Vellu so delegates may not punish him for that. At the same time,
Subramaniam’s votes may increase, but it’s difficult to say if this
would be enough to unseat the in*****bent,” he said.
On Monday, Malay Mail
published Govindaraj’s confession
that he had pocketed 30 votes meant for Datuk S. Subramaniam in the
contest for the deputy president’s post against Datuk Seri S. Samy
Vellu 31 years ago.
Subramaniam ended up losing to Samy Vellu by a mere 26 votes and the
latter became party chief when then president Tan Sri V. Manickavasagam
died in 1979.
Govindaraj, 76, said he acted “on the spur of the moment” and was “not instigated by anyone”.
He said he was speaking up after all these years because he wished
to make peace with himself and let everyone know what happened on that
polling day in 1977.*****
Fate of vice-presidential hopeful after party polls
Submitted by gabey on Wednesday, September 9th, 2009
Wednesday, September 9th, 2009 13:07:00
THE MIC Central Working Committee (CWC) has deferred till after the
Sept 12 party election the fate of vice-presidential candidate P.
Subramaniam, who was hauled up for allegedly tarnishing the image of
decision made at yesterday’s CWC meeting means Subramaniam can contest
the vice-president’s post but risks being expelled, even if he wins. He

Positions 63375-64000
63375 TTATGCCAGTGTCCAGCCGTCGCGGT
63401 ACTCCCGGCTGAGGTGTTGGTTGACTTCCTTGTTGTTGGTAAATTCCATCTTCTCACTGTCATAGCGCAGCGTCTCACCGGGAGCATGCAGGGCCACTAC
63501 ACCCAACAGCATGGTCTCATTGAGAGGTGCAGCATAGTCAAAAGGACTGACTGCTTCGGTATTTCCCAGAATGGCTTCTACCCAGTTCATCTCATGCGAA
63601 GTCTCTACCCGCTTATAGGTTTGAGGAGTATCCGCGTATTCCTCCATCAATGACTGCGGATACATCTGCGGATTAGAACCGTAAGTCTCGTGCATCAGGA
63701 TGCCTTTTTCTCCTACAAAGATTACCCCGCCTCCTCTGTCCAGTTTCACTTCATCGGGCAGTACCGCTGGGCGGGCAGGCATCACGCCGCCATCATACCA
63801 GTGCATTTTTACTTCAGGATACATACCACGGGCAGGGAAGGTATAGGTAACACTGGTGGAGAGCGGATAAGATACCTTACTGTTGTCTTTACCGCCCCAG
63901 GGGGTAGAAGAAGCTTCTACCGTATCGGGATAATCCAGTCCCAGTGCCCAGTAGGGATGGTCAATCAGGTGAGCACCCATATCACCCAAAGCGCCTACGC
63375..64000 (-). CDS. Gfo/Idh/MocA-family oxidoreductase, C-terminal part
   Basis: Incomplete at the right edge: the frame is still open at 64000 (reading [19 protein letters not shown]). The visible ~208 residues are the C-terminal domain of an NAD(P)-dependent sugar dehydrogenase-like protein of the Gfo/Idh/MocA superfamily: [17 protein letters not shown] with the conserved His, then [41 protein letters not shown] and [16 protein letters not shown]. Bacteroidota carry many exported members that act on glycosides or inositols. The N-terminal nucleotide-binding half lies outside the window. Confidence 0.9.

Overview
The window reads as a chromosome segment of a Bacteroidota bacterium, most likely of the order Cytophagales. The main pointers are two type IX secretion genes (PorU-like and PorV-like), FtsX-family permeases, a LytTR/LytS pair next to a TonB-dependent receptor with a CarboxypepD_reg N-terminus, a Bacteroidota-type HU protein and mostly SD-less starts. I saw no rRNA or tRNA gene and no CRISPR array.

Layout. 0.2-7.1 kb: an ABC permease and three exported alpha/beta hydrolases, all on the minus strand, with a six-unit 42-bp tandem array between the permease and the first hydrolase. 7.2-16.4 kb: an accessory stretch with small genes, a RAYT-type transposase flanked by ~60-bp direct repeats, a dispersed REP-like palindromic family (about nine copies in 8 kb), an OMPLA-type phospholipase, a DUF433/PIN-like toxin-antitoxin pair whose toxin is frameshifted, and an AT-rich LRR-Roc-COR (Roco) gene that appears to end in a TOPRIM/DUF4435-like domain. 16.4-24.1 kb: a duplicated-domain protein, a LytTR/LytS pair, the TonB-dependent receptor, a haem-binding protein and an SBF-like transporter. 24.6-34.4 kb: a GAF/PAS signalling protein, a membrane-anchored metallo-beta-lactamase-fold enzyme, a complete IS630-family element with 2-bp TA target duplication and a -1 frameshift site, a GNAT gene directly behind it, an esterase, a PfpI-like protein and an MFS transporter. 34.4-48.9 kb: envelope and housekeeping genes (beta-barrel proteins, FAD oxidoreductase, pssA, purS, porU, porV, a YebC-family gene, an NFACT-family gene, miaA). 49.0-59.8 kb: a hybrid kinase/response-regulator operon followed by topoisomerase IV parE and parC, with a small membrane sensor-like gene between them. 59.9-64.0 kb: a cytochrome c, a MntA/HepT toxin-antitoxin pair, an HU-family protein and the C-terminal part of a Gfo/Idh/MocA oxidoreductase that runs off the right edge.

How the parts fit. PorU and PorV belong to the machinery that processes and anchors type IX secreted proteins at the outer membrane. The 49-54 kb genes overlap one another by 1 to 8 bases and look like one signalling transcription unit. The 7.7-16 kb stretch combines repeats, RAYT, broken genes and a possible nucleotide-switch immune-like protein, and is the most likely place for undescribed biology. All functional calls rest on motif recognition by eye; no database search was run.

is alleged to have said the party needs “wise men and not Yes-men” in a
recent media interview.
He was asked to show cause by the MIC disciplinary committee and on Monday was questioned for about an hour.
is the youngest candidate, at 44 years, to vie for a vice-president
post. His show cause had been described as discrimination because of
his opposition to the “official” list of candidates endorsed by party
chief Datuk Seri S. Samy Vellu.
He has been a party member for
26 years and is said to have a vibrant campaign with a website,
colourful brochures and a team of youths to canvass support for him.
The former Selangor MIC Youth leader is the chief executive of Ken Barnes Soccer Academy in Petaling Jaya.
MIC ELECTION RUNUP: Man for the poor aims for CWC post